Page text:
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Evaluation of head response to ballistic helmet impacts using the finite element method
KTH, School of Technology and Health (STH), Neuronic Engineering.ORCID iD: 0000-0003-0125-0784
2007 (English)In: International Journal of Impact Engineering, ISSN 0734-743X, E-ISSN 1879-3509, Vol. 34, no 3, 596-608 p.Article in journal (Refereed) Published
Abstract [en]

Injuries to the head caused by ballistic impacts are not well understood. Ballistic helmets provide good protection, but still, injuries to both the skull and brain occur. Today there is a lack of relevant test procedure to evaluate the efficiency of a ballistic helmet. The purpose of this project was (1) to study how different helmet shell stiffness affects the load levels in the human head during an impact, and (2) to study how different impact angles affects the load levels in the human head. A detailed finite element (FE) model of the human head, in combination with an FE model of a ballistic helmet (the US Personal Armour System Ground Troops' (PASGT) geometry) was used. The head model has previously been validated against several impact tests on cadavers. The helmet model was validated against data from shooting tests. Focus was aimed on getting a realistic response of the coupling between the helmet and the head and not on modeling the helmet in detail. The studied data from the FE simulations were stress in the cranial bone, strain in the brain tissue, pressure in the brain, change in rotational velocity and translational and rotational acceleration. A parametric study was performed to see the influence of a variation in helmet shell stiffness on the outputs from the model. The effect of different impact angles was also studied. Dynamic helmet shell deflections larger than the initial distance between the shell and the skull should be avoided in order to protect the head from the most injurious threat levels. It is more likely that a fracture of the skull bone occurs if the inside of the helmet shell strikes the skull. Oblique ballistic impacts may in some cases cause higher strains in the brain tissue than pure radial ones.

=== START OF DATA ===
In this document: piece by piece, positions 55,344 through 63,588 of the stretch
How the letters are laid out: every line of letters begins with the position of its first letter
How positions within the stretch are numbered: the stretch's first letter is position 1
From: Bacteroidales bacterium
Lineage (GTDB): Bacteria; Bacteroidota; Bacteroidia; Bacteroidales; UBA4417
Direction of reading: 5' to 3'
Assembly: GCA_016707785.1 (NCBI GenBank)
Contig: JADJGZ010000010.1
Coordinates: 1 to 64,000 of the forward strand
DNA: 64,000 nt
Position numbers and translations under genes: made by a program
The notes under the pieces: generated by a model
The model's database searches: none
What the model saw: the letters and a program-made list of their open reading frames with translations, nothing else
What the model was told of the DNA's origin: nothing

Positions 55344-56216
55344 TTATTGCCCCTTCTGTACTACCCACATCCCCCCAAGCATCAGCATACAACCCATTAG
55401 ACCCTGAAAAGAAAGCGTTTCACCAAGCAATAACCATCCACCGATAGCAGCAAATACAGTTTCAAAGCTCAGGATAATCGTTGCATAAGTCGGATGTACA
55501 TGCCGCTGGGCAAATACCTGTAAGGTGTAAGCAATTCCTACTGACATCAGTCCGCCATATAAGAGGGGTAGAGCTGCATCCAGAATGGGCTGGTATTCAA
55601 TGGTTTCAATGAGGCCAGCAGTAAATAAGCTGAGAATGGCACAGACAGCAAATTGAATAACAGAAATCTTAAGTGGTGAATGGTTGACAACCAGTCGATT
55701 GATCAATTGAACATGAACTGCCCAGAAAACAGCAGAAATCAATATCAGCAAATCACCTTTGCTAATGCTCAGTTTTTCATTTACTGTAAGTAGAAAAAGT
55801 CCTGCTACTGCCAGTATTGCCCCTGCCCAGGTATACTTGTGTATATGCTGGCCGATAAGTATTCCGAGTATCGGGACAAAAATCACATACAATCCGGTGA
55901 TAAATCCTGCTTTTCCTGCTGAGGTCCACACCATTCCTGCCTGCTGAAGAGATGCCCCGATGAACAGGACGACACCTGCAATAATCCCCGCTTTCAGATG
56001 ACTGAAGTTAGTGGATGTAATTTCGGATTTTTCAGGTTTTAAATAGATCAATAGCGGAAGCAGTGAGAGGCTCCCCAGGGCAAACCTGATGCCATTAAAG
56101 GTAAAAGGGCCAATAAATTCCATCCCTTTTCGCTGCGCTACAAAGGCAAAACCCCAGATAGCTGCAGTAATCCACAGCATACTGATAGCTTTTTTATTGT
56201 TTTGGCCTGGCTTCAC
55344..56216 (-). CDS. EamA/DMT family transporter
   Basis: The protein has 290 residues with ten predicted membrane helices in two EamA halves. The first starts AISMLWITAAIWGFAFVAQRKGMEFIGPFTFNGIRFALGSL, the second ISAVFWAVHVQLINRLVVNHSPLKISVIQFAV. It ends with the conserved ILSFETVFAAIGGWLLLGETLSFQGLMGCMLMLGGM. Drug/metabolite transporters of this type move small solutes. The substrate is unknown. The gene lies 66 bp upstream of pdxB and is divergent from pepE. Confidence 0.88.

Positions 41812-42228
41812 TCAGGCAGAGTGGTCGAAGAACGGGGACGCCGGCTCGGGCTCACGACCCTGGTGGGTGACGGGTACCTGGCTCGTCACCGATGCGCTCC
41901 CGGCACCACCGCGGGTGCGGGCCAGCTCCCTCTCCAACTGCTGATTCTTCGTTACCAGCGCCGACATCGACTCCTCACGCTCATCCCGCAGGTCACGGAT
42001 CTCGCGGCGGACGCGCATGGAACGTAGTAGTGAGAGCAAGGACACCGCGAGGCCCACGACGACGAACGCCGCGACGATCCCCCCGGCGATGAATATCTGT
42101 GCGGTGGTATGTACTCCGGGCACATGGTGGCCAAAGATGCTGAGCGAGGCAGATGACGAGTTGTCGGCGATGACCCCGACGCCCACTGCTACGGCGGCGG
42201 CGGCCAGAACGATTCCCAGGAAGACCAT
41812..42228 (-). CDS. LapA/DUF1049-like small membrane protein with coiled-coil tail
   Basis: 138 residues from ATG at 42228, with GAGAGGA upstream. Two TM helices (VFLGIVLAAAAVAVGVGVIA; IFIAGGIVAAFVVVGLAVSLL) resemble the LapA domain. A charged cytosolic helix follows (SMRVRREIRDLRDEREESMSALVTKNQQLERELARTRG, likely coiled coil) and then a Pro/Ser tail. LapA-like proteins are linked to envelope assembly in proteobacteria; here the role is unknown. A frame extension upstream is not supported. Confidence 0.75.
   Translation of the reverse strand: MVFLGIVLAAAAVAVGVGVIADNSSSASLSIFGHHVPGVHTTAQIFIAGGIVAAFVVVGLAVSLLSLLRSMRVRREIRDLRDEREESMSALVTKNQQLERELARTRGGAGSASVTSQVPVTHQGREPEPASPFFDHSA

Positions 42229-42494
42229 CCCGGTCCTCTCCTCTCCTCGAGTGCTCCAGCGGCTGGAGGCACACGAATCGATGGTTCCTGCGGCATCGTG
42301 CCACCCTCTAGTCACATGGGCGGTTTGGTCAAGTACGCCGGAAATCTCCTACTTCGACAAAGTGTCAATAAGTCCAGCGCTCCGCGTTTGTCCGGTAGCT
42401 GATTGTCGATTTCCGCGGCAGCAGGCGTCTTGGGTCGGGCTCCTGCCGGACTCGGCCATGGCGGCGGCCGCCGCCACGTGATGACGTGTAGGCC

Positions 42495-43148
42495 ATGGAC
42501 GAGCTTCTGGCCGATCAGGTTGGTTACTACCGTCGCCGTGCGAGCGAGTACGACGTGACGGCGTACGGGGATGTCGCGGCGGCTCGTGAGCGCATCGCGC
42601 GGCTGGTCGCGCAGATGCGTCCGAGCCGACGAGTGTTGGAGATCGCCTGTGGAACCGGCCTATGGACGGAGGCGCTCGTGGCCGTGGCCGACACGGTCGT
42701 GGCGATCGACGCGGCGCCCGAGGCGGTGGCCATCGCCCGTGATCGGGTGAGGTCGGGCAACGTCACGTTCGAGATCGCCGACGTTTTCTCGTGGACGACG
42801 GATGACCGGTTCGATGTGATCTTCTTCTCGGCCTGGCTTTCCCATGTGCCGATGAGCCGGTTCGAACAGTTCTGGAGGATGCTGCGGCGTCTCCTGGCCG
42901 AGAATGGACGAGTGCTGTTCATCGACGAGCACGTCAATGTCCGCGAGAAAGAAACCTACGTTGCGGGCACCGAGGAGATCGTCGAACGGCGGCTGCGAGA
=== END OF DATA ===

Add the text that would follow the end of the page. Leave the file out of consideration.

Place, publisher, year, edition, pages
2007. Vol. 34, no 3, 596-608 p.
Keyword [en]
ballistic helmet, finite element, impact, head injuries, mechanical properties, injury, model
Identifiers
URN: urn:nbn:se:kth:diva-16337DOI: 10.1016/j.ijimpeng.2005.08.001ISI: 000243689800016Scopus ID: 2-s2.0-33751015142OAI: oai:DiVA.org:kth-16337DiVA: diva2:334379
Note
QC 20100525Available from: 2010-08-05 Created: 2010-08-05 Last updated: 2017-12-12Bibliographically approved

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Kleiven, Svein

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